A two-year-old toddler’s fate hangs in the balance with a Bollywood film director-writer who fostered the child over the past seven months, as his biological mother underwent treatment for schizophrenia, seeking to retain his custody longer.
The 30-year-old mother said she was medically fit to look after her son now, but the foster family has raised concerns over her mental state. Amidst all this, the child has lived in three homes over the past one year.
At a meeting of the Mumbai CWC on December 1, the Bollywood director and the NGO that had been handed over the care of the baby said they should keep him longer, as the mother was not yet fit mentally. The CWC directed that the child be moved out of the foster home and given to a local NGO, but reversed the same a few hours later, at midnight.
The Women and Child Development (WCD)’s Mumbai city department has now called for a detailed inquiry report from the CWC and the NGOs involved, even as the CWC has sought a fresh medical fitness certificate for the mother from a government hospital. “We will take a decision by next week,” Deputy WCD Officer, Mumbai, Prema Gadge said.
It is the first time that the director who has made several high-profile movies, and who is married and has a son, has fostered a child. He did not respond to calls or messages from The Sunday Express.
The mother had wandered off from the home of her husband, a daily wager, in Kanpur with the toddler, then a newborn, leaving a 12-year-old son behind. By early 2019, she was living on a Mumbai footpath with the baby. In September 2019, according to the NGO Family Service Centre (FSC) that handled his foster care, the Borivali Government Railway Police found the child badly bruised, with bite marks, with the woman claiming he had slipped out of her hands and injured himself.
While the woman was referred to the Shraddha Rehabilitation Foundation, an NGO for mental illness treatment, the infant was taken by the CWC under its care. A year old by then, he was placed with FSC. The latter put him in the care of a family.
By November last year, the woman had recovered enough to remember the address of her father, a farmer, in Bhojpur, Bihar, and officials were able to trace her to Kanpur. However, a CWC member said, the boy’s father wasn’t willing to come to Mumbai, and they decided to continue the foster care till the mother fully recovered.
In January this year, the woman got a medical fitness certificate and met her son for an hour on January 21.
However, in May this year, the NGO shifted the baby to the Bollywood director’s home as the other family said the lockdown made it difficult for them to care for him. The CWC said it was not informed about this.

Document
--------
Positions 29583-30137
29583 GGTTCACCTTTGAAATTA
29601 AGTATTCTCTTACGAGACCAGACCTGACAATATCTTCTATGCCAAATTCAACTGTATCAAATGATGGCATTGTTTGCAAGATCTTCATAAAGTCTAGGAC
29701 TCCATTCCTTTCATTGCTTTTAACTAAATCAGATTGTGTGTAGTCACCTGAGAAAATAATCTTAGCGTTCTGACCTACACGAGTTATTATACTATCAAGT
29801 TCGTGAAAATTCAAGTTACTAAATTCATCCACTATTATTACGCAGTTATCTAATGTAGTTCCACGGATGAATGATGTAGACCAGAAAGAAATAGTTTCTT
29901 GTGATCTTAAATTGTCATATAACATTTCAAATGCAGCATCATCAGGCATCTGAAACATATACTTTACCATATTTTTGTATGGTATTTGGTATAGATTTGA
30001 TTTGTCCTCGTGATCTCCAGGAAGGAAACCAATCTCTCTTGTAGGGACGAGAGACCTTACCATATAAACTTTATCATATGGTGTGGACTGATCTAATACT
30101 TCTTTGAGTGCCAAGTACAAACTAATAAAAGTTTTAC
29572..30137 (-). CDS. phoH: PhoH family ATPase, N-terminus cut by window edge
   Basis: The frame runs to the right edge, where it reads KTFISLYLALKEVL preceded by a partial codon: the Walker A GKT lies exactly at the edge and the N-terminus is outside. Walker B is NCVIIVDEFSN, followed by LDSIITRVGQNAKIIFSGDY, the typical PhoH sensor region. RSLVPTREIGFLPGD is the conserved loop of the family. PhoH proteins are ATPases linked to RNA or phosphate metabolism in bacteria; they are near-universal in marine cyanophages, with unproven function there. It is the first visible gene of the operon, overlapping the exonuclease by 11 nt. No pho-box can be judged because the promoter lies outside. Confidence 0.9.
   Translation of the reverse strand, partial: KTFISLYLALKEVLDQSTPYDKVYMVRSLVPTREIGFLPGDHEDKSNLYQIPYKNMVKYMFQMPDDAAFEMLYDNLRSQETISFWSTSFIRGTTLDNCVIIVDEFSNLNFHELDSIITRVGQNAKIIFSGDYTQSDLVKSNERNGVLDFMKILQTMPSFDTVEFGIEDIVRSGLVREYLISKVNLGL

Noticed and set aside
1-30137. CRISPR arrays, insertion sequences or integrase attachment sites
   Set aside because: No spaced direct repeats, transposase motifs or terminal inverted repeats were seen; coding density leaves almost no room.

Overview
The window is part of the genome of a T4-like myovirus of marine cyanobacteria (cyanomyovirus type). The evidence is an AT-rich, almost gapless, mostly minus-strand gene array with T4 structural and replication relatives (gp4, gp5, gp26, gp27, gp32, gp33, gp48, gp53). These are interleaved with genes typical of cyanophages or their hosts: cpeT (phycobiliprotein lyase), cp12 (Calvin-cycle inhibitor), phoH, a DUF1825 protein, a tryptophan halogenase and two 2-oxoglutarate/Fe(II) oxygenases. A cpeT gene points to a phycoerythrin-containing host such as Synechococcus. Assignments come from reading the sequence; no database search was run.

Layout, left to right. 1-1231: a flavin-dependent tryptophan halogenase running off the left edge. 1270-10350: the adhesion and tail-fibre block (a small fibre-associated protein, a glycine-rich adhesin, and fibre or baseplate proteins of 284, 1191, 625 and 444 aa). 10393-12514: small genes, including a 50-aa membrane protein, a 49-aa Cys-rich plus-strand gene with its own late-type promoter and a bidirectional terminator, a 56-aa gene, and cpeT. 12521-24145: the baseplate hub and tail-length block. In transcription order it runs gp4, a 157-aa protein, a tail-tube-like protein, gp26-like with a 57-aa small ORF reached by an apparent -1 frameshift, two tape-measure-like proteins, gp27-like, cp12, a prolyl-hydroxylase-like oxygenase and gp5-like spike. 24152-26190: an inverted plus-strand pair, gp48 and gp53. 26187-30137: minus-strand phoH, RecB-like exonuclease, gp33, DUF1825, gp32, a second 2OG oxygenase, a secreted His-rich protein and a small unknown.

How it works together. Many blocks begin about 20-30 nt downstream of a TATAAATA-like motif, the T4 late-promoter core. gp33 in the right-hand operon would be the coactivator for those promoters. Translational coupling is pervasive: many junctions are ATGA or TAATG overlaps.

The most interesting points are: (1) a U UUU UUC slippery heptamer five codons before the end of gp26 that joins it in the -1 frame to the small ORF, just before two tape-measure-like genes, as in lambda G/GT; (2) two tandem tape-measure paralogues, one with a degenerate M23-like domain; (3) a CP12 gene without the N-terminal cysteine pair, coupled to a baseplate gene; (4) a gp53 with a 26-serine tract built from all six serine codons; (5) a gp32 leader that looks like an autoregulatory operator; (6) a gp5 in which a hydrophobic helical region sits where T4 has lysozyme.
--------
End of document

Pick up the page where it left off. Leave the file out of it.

Under the Juvenile Justice Act, a family is assessed by an NGO before it is referred to the WCD to be registered as a foster caregiver. As per Model Guidelines for Foster Care formulated by the Centre, a foster family can adopt a child after five years of care, if the child has no biological family claiming her. The director is not looking to adopt the boy, FSC officials said.
Says the mother: “Since January I am trying all means to get his custody. I will look after him, I will take good care of him.” With the lockdown causing delay, it was finally only on November 4 this year that FSC wrote to the child’s grandfather to take his custody. “Aap jald se jald Mumbai aakar apne naati ko apne ghar le jayiye (Come to Mumbai at the earliest and take your grandson back home),” the letter said.
Dr Bharat Vatwani, the founder of Shraddha, in his communication with the CWC, has said the woman may develop “severe reactive depression” if kept away from her son for long. The foundation has also assured that it will monitor her future treatment in Bhojpur. A DNA test result last month confirmed that the woman was the two-year-old’s biological mother.
CWC member Urmila Jadhav said, “Whatever we do will be in the best interest of the child. We have reached out to the CWC in Bhojpur to assess if some aid can be given to the child for education.” A CWC member said, “If the mother’s treatment is continued, there is no reason to deny her guardianship.”
The grandfather, who has been in Mumbai for three weeks now, has given an undertaking to look after the child. “I don’t understand why I can’t see or get my grandson back,” he said.
In an e-mail reply to The Sunday Express, FSC Director Nirmala Fernandes said, “The foster family is definitely not interested in adopting him… They are only concerned for his welfare. He was to be handed over to the biological family, the foster family was prepared for it… However, seeing the mother’s condition, they were apprehensive and requested that the child be in foster care for a little longer and once the mother is fine he can go.”
An assessment of the woman’s home in Bhojpur is underway by the CWC.
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